FOR THE DISTRICT OF SOUTH CAROLINA
PLAINTIFF UNITED STATES' MOTION FOR ENTRY OF
Pursuant to Section 2(e)-(f) of the Antitrust Procedures and Penalties Act (the "APPA" or "Tunney Act"), 15 U.S.C. § 16(e)-(f), with the consent of Defendant Consolidated Multiple Listing Service, Inc. ("CMLS"), the United States moves for entry of the proposed Final Judgment (copy attached) in this civil antitrust action.
I. THE UNITED STATES AND CMLS HAVE COMPLIED WITH THE APPA
Simultaneously with this motion, the United States is filing a Certificate of Compliance certifying that the parties have complied with all applicable provisions of the APPA and that the waiting periods imposed by the APPA have expired. The APPA prescribes a sixty-day period for submission of public comments, following publication, in the Federal Register and in newspapers of general circulation in this district and in the District of Columbia, of notice of a proposed settlement of an antitrust case brought by the United States. 15 U.S.C. § 16(b)-(d). Notice of the proposed Final Judgment was published in the Federal Register on May 15, 2009, in the Washington Post, beginning on June 7, 2009 and ending on June 13, 2009, and in The State, beginning on May 23, 2009, and ending on May 29, 2009. The sixty-day comment period ended on August 13, 2009. The United States received no comments from the public.
II. THE PROPOSED FINAL JUDGMENT SATISFIES THE "PUBLIC INTEREST" STANDARD
Before entering the proposed Final Judgment, the Court must determine whether the Judgment "is in the public interest." See 15 U.S.C. § 16(e)(1). In making that determination, the Court shall consider:
The United States filed a Competitive Impact Statement ("CIS") on May 8, 2009. In the CIS, the United States explained how the proposed Final Judgment eliminates the harm to competition caused by CMLS's policies and restores competition to the real estate brokerage market in the Columbia area. The proposed Final Judgment requires CMLS to repeal rules that impede the ability of innovative real estate brokers to enter the Columbia market and challenge the competitive methods of CMLS's existing members. It also prohibits CMLS from adopting new rules or practices that exclude or otherwise disadvantage brokers who compete in innovative ways. The CIS describes the meaning and proper application of the public-interest standard under the APPA, and the United States incorporates those statements herein by reference.
The public had an opportunity to comment on the proposed Final Judgment as required by law. No comments were submitted to the United States.
III. CONTINUING JURISDICTION
Under the proposed Final Judgment, the Court would retain jurisdiction, after entry, to hear motions from the United States or CMLS to modify or enforce its provisions. See proposed Final Judgment, ¶ VIII. While the United States will endeavor to work with CMLS to resolve any disagreements as to CMLS's obligations under the proposed Final Judgment without the involvement of the Court, the United States and CMLS already appear to have a disagreement for which a future application to the Court may prove necessary.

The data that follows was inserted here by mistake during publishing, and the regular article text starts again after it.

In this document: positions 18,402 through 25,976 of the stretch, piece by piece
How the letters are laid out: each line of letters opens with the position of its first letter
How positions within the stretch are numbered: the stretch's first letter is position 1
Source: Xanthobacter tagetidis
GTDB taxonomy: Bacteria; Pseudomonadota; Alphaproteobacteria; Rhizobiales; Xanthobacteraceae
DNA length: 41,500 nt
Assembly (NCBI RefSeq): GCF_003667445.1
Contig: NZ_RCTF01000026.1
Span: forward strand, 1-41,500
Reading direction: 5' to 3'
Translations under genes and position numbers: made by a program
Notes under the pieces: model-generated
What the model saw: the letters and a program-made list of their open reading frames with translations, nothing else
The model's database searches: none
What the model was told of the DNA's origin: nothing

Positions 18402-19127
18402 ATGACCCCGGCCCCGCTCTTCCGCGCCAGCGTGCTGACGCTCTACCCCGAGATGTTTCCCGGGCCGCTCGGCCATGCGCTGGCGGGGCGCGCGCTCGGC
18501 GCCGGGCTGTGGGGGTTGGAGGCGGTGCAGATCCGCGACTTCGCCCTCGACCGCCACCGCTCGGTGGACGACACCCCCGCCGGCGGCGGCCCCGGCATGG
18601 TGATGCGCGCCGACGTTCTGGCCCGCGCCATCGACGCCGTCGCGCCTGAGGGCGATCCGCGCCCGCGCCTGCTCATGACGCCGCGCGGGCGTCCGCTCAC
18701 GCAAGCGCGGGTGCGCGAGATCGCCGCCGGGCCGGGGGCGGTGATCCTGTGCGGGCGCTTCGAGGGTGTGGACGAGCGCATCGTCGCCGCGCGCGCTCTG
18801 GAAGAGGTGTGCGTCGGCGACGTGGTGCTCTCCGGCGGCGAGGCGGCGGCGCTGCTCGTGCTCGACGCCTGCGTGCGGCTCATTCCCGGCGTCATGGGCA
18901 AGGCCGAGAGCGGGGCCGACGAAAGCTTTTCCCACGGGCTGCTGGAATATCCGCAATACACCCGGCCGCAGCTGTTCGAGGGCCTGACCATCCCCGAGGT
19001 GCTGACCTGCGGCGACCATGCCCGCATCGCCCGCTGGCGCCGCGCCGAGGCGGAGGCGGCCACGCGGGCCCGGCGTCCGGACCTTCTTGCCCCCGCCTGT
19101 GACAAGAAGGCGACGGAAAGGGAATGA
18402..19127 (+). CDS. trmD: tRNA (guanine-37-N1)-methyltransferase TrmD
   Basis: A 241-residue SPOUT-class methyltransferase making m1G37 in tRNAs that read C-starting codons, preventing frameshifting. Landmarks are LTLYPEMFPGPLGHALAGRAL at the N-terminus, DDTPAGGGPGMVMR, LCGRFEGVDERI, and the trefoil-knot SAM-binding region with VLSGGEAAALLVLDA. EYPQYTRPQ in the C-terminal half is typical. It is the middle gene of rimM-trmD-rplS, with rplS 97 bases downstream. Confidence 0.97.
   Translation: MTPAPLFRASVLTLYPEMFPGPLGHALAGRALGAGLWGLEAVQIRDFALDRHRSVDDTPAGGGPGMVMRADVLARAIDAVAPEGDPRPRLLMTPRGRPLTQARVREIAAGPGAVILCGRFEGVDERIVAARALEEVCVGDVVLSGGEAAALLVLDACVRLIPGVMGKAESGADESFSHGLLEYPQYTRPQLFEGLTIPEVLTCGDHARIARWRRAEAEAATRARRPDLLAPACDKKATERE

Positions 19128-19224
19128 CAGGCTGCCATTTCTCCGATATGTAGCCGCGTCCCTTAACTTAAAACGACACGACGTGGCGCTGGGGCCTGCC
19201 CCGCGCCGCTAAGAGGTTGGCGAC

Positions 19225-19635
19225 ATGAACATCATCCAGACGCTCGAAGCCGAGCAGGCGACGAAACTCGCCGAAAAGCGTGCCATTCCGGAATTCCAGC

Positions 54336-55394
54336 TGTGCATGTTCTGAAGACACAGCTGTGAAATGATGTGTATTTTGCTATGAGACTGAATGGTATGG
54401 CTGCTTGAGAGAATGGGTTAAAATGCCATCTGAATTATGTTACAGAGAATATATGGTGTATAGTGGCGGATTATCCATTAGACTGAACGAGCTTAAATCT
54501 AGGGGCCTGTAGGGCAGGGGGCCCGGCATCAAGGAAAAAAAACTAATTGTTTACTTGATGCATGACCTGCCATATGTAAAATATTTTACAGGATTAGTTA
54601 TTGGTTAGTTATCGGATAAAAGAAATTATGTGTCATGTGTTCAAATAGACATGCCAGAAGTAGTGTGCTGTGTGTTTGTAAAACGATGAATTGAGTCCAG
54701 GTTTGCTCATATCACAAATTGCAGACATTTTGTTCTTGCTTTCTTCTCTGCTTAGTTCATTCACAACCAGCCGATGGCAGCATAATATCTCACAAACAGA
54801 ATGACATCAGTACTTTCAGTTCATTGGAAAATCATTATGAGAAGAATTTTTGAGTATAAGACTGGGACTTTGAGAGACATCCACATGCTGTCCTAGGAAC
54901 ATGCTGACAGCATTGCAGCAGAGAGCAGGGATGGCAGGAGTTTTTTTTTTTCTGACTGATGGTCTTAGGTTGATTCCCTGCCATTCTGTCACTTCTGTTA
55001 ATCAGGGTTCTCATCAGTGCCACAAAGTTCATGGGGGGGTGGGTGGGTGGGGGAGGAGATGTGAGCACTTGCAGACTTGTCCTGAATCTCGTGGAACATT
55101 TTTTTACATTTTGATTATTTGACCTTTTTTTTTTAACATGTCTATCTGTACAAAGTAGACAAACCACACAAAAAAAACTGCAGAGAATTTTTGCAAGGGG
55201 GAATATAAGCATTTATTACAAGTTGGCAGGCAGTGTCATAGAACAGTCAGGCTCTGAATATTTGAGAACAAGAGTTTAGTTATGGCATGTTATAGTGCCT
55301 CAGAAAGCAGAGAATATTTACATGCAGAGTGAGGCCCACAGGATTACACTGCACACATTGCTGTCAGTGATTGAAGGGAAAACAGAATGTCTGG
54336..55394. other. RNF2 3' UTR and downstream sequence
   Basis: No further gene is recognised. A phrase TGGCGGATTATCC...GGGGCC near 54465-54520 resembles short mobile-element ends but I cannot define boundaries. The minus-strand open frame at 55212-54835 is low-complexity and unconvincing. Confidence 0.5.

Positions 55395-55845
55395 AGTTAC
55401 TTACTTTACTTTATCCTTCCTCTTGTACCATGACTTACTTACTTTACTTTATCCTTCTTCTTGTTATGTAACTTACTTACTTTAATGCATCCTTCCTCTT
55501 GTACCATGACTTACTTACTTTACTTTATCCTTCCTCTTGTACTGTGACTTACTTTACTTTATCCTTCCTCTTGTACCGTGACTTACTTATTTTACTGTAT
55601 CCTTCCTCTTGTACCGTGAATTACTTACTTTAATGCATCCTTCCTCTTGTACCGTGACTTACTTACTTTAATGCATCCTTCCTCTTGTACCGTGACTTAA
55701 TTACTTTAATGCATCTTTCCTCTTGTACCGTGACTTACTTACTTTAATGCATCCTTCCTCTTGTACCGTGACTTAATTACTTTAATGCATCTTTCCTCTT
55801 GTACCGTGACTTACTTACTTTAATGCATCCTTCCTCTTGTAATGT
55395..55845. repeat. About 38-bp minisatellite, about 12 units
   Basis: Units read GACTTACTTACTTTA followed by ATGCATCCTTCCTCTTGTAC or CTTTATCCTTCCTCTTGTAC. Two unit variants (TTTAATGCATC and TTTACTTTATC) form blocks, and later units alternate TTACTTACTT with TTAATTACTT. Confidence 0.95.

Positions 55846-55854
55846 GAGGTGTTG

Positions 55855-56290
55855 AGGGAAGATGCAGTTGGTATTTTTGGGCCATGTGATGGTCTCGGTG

CMLS has communicated to the United States its plans to charge applicants for membership an initiation fee that the United States believes might "exceed the reasonably estimated cost incurred by CMLS in adding a new Member" and violate ¶ IV.B of the proposed Final Judgment. If, after entry of the proposed Final Judgment and further investigation, the United States determines that CMLS is not complying with its obligations, the United States may seek appropriate relief from this Court.(1)
For the reasons set forth in this Memorandum and the CIS, the United States requests that the Court find that the proposed Final Judgment is in the public interest. The United States also requests that the Court then enter the proposed Final Judgment.
Dated: August 17, 2009
I, Jennifer J. Aldrich, certify that on this 17th day of August, 2009, I caused a copy of PLAINTIFF UNITED STATES' MOTION FOR ENTRY OF THE PROPOSED FINAL JUDGMENT AND MEMORANDUM IN SUPPORT to be served on the person listed below by ECF.
Edward M. Woodward, Jr.
Counsel for Defendant Consolidated Multiple Listing Service, Inc.
1. CMLS has justified its fee, in part, by pointing to the initiation fee maintained by the
Multiple Listing Service of Hilton Head Island, Inc., a multiple listing service ("MLS") also
subject to a consent judgment entered by this Court. See Final Judgment in United States v.
Multiple Listing Serv. of Hilton Head Island, Inc., No. 9:07-CV-3435-SB (D.S.C. May 28,
2008). Counsel for the Hilton Head MLS informed the United States that the two MLSs have
communicated concerning their initiation fees. Like the proposed Final Judgment in the present
case against CMLS, the Final Judgment in the Hilton Head case limits the initiation fees that the
MLS is permitted to impose on new members. See id., ¶¶ V.A.1 (requiring the Hilton Head
MLS to admit all brokers properly licensed in South Carolina) & IV.A.1 (permitting the MLS to
charge new applicants "a fee equal to the reasonable set-up costs of preparing to make [the
MLS's] services available"). The United States is currently investigating whether the Hilton
Head MLS has imposed impermissibly high initiation fees. If so, the United States may also
move this Court to require the Hilton Head MLS to adhere to its obligations. See id. ¶ VIII.